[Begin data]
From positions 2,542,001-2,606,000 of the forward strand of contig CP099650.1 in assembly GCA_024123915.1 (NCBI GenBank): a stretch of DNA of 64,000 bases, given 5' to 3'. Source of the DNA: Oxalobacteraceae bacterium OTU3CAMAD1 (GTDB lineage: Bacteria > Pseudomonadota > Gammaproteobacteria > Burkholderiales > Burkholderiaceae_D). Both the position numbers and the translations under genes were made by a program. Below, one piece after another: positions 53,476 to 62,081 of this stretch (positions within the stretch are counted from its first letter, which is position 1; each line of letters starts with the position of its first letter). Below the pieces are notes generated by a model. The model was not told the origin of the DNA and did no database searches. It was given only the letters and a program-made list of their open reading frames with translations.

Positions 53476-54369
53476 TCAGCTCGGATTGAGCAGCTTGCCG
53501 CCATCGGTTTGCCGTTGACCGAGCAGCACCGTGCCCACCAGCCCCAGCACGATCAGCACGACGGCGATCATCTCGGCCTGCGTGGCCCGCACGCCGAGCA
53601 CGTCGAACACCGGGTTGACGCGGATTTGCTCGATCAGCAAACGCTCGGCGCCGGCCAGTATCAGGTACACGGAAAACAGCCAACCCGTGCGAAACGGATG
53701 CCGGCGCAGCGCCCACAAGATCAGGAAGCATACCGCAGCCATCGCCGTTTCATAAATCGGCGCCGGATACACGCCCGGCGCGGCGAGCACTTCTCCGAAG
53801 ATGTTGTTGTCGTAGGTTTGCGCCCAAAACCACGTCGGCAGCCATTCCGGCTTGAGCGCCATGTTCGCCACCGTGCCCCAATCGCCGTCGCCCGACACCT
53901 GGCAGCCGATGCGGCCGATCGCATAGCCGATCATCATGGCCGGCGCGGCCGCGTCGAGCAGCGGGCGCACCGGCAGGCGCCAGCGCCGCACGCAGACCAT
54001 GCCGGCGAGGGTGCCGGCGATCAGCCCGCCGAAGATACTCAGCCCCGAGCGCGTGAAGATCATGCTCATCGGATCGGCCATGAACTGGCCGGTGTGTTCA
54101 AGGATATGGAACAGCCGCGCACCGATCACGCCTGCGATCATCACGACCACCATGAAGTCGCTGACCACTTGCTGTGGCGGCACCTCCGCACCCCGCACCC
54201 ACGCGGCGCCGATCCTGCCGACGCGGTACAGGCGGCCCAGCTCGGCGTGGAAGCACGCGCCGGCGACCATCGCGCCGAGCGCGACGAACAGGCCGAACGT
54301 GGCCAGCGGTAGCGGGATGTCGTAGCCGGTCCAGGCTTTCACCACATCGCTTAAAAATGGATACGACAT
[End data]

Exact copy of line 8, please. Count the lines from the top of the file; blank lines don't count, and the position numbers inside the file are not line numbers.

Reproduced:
53901 GGCAGCCGATGCGGCCGATCGCATAGCCGATCATCATGGCCGGCGCGGCCGCGTCGAGCAGCGGGCGCACCGGCAGGCGCCAGCGCCGCACGCAGACCAT